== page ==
Page 28

The Kaiser and English Relations. By E. F. Benson. (Long-

The Spectator

Royal Relations manA • 18st) - ' • ••• . MR, E. F. BENSON, who thoroughly knows his way about the 'many volumes of royal correspondence published since the War, has used...

Page 30

Keats's Publisher : A Memoir of John Taylor. By Edmund

The Spectator

Keats's Publisher Blunden. (Cape. 8s. 6d.) . PCBLISHERS are a readily-maligned race—not unnaturally, perhaps, since their business is occupied with about the most sensitive...

Englishwomen in Tokyo

The Spectator

Japan : Recollections and Impressions. By Grace James. (Allen and Unwin. 10s. 6d.) Living in Tokyo. By Katharine Sansom. Illustrated by Mar. jorie Nishiwaki. (Chatto and Windus....

Page 32


The Spectator

Poems. By Stephane Mallarme. Translated by Roger Fry. With commentaries by Charles Mauron. , !•(Chatto and Wihdus. 7s. Od.) IN his excellent introduction to this hook M....

Page 34

Animals .

The Spectator

ton: 5s.) Intervielvirig Animals. By Dr. Bastian Schmid. (Allen atal i'mi in. , 10s. 6d.) Animal Life oU:Yeaterday and Today. By ;T.- Morewooa: Dowsett. (Grayson and Grayson....

The Angrian Cycle

The Spectator

The Shakespeare Head Bronte. Miscellaneous and unpublished writings of Charlotte and Patrick Branwell Bronte., (Basil Blackwell. 15s.) Tins sumptuous and substantial volume of...

Page 36

• • Holy DespOtisin.

The Spectator

Salvation Dynasty. By Brian Lunn. (Hodge. 12s. .6d.) HAVING watched, more or less keenly, the pro g ress of the Salvation Army since its enliitment, I have read Mr. Lunn's book...

Page 38

Dons and Beaks

The Spectator

Bury Him Darkly. By Henry Wade. (Constable. 7s. (3d.) Man Overboard. By Freeman Wills Crofts. (Crime Club. 7s. tkl.) Where is Barbara Prentice ? By Miles Burton. (Crime Club....

Page 40


The Spectator

By PETER BURRA Windless Sky. By Fritz Faulkner. (Hogarth Press. 7s. 6d.) Old Heart Goes on a Journey. By Hans FaIkeda. Translated by Erie Sutton. (Putnam. 7s. 6d.) Antigua,...

Page 42


The Spectator

By Lawrence G. Green Secret Africa (Stanley Paul, 18s.) is good honest entertainment of the " believe it or not" type. Mr. Green is quite frankly a journalist in search of good...


The Spectator

By A. L. Rowse In this booklet (Macmillan, 2s. 6d.) Mr. Rowse seizes joyfully on Mr. J. M. Keynes' recent monumental work, The General Theory of Employment, Interest and Money,...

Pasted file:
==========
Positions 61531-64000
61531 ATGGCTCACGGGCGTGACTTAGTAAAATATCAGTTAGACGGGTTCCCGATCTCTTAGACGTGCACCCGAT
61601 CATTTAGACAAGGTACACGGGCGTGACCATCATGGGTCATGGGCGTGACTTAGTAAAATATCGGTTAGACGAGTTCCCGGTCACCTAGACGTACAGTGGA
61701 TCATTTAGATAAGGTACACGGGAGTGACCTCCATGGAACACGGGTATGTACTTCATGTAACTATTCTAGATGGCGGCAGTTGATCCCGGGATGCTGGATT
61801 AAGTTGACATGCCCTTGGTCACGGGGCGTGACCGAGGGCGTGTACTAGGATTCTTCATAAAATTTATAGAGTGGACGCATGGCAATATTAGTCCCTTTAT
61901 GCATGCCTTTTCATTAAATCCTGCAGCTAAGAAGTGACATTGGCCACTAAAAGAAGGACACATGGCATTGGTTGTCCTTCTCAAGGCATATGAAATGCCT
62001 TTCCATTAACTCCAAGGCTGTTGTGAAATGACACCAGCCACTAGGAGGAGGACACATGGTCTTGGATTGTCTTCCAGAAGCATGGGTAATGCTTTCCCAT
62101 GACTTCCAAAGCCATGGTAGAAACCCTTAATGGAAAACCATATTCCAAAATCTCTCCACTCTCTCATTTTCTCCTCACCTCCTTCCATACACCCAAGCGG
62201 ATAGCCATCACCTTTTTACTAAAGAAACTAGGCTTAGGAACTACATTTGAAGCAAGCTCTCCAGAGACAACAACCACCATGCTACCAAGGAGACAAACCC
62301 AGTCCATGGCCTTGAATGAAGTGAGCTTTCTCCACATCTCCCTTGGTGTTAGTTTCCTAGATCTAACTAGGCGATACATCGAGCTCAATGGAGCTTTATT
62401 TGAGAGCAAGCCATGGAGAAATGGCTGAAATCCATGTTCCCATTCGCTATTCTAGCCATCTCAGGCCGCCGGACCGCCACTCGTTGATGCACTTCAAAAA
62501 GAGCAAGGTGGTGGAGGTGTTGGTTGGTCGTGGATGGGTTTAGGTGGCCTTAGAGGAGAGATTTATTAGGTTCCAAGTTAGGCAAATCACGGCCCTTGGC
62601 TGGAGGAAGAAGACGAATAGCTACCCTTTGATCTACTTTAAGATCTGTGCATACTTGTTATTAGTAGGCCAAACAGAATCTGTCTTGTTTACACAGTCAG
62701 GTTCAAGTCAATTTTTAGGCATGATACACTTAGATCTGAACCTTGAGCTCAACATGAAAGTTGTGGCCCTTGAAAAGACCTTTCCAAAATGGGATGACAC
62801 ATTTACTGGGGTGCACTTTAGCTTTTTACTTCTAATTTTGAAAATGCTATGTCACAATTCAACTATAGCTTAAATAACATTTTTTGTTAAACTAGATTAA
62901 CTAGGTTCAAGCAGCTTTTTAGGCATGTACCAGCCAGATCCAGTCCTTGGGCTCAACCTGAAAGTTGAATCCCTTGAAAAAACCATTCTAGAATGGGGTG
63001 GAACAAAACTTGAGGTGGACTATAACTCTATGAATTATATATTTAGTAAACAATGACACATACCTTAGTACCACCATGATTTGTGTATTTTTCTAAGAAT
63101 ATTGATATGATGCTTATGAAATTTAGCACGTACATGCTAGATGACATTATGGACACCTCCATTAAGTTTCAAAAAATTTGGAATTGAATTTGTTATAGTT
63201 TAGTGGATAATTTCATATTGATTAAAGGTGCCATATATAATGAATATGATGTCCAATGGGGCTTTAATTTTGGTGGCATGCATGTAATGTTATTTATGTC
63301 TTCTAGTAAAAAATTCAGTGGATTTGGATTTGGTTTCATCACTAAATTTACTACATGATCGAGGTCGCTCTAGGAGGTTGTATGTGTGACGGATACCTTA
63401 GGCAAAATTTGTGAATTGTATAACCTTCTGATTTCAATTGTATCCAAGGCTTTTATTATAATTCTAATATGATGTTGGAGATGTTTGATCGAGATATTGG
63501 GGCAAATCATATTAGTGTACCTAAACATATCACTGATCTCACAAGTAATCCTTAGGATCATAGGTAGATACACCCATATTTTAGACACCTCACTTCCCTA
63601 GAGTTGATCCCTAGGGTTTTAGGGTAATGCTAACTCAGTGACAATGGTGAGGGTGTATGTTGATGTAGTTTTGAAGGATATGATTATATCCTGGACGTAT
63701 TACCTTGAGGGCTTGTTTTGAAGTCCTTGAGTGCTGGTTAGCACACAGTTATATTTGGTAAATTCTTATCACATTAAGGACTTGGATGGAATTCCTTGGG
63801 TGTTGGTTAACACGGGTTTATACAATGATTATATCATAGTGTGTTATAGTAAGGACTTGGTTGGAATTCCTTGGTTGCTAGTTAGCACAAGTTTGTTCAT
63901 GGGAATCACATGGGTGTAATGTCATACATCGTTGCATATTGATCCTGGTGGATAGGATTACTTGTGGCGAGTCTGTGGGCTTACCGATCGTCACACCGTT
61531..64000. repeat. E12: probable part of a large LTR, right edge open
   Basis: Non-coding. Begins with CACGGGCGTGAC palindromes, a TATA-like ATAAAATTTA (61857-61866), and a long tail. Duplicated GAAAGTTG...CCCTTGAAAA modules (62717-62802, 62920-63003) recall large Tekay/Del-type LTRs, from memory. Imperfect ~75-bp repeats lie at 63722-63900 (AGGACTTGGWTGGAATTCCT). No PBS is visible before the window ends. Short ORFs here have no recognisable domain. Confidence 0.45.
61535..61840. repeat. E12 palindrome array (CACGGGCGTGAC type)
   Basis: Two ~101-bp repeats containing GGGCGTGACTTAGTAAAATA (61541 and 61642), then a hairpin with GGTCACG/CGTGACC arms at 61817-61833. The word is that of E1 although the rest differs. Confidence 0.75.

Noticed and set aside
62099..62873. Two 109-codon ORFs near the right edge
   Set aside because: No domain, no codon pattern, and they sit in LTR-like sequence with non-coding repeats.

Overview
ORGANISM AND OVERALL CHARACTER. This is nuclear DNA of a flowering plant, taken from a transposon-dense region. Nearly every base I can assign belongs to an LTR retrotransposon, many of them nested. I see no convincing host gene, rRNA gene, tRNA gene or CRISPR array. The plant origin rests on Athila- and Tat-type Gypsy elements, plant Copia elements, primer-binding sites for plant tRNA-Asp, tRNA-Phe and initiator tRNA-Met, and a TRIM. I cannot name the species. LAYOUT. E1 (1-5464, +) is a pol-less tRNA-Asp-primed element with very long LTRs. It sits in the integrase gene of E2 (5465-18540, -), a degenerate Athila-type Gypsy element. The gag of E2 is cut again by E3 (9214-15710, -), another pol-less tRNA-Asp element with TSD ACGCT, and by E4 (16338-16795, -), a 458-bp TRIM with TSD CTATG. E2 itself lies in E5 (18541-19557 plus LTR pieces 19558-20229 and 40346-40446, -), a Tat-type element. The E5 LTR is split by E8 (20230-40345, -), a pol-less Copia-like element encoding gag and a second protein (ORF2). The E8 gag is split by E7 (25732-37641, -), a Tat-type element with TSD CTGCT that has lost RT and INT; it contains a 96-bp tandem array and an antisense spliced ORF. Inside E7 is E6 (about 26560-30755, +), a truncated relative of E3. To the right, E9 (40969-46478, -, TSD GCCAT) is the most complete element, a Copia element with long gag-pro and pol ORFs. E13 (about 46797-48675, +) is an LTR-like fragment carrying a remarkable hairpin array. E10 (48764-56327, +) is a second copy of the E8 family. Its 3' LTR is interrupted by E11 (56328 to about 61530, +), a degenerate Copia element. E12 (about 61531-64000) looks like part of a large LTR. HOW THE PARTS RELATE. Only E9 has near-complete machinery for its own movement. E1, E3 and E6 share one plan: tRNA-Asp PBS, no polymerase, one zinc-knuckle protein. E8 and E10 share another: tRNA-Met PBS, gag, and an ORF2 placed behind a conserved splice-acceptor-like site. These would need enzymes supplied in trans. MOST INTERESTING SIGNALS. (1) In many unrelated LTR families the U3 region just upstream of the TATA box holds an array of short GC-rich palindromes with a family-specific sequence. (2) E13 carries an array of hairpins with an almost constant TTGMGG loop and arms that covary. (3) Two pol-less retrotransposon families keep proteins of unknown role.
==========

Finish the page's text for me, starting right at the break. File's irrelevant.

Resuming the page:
The Spectator

By Samuel Putnam Marguerite of Navarre is an excellent subject for this type of biography, and Mr. Putnam has made quite a good story out of her, which will be enjoyed by those...


The Spectator

Current Literature Edited by Leonard Russell HERE is a book (Hutchinson, 8s. 6d.) M which everyone whose literary enthusiasms are not incurably inclusive will find much to...

Page 43


The Spectator

By Anton Makarenko Road to Life (Stanley Nott, 7s. 6d.) is the story of the Gorki colony of young delinquents about which Eck made his famous film. Anton Makarenko is the...


The Spectator

By W. H. Reed This informal study of Sir Edward Elgar (Gollanez, 15s.), by the leader of the London Symphony Orchestra who had been for over 30 years not only his constant...

A SHORT HISTORY OF INDIA By Sir Atul ChatterJee and

The Spectator

W. H. Moreland The historian of India who sets out to write a history of the great sub- continent has no easy task. If he im- poses upon himself the limits of a single volume he...


The Spectator

By W. Bashyr Pickard Tales written in the Persian or any other. I". manner 7' can only succeed as tours de force — such as Ernest Braniali's Kai Lung stories. Mr. Pickard's "...

Page 44


The Spectator

TRAVEL NOTES THE popularity of Winter Sports seems, each year,- to -attract more - ' . visitors to -famous resorts, a fact which probably owes much te the enterprise of travel...

Page 46

The National Wealth—Great Rise in Securities

The Spectator

Finance IN considering the various causes responsible for the present general improvement in the economic position of the country, I doubt if there has been sufficient recog-...

Investment Notes

The Spectator

IN mentioning, as I do from time to time, certain stocks offering a somewhat better yield than British Government securities, it must be understood that the prompting comes not...

Page 48

Financial Notes

The Spectator

SPECULATIVE ACTIVITY. ALTHOUGH investment activity in the Stock Markets has slackened a little during the past week since more attention has been given to international...

Page 49

"The Spectator" Crossword No. 214

The Spectator

BY ZENO IA prize of one guinea will be given to the sender of the first correct solution of this week's crossword puzzle to be opened. Envelopes should be marked " Crossword...

SOLUTION NEXT WEEK The winner of Crossword No. 213 is

The Spectator

the Rev. Dr. Stevenson, Eildonside, Melrose, Roxburghshire.